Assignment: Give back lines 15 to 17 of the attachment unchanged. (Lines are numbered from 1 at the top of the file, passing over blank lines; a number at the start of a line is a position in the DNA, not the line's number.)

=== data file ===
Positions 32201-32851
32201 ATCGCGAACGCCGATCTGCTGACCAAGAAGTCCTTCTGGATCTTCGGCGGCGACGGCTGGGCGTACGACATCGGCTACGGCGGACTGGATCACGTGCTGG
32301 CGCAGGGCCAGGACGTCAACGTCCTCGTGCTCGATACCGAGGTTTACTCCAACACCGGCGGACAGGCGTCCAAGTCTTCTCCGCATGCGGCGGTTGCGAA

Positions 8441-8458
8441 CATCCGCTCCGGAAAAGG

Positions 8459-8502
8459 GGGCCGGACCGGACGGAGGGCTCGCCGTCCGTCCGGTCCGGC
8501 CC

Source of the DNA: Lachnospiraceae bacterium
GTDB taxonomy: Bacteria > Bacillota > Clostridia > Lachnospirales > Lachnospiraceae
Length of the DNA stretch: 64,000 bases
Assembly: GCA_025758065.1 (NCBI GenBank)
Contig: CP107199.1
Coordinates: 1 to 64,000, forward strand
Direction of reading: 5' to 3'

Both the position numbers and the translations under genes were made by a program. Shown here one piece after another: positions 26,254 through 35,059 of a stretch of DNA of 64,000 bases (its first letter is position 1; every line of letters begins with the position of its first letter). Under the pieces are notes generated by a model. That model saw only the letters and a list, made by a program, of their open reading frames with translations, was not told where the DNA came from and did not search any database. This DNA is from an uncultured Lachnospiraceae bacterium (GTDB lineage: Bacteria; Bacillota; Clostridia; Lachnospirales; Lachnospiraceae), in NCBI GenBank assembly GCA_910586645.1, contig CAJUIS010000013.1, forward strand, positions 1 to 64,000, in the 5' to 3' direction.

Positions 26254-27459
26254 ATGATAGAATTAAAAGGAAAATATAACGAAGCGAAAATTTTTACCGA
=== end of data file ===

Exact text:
Direction of reading: 5' to 3'

Both the position numbers and the translations under genes were made by a program. Shown here one piece after another: positions 26,254 through 35,059 of a stretch of DNA of 64,000 bases (its first letter is position 1; every line of letters begins with the position of its first letter). Under the pieces are notes generated by a model. That model saw only the letters and a list, made by a program, of their open reading frames with translations, was not told where the DNA came from and did not search any database. This DNA is from an uncultured Lachnospiraceae bacterium (GTDB lineage: Bacteria; Bacillota; Clostridia; Lachnospirales; Lachnospiraceae), in NCBI GenBank assembly GCA_910586645.1, contig CAJUIS010000013.1, forward strand, positions 1 to 64,000, in the 5' to 3' direction.

Positions 26254-27459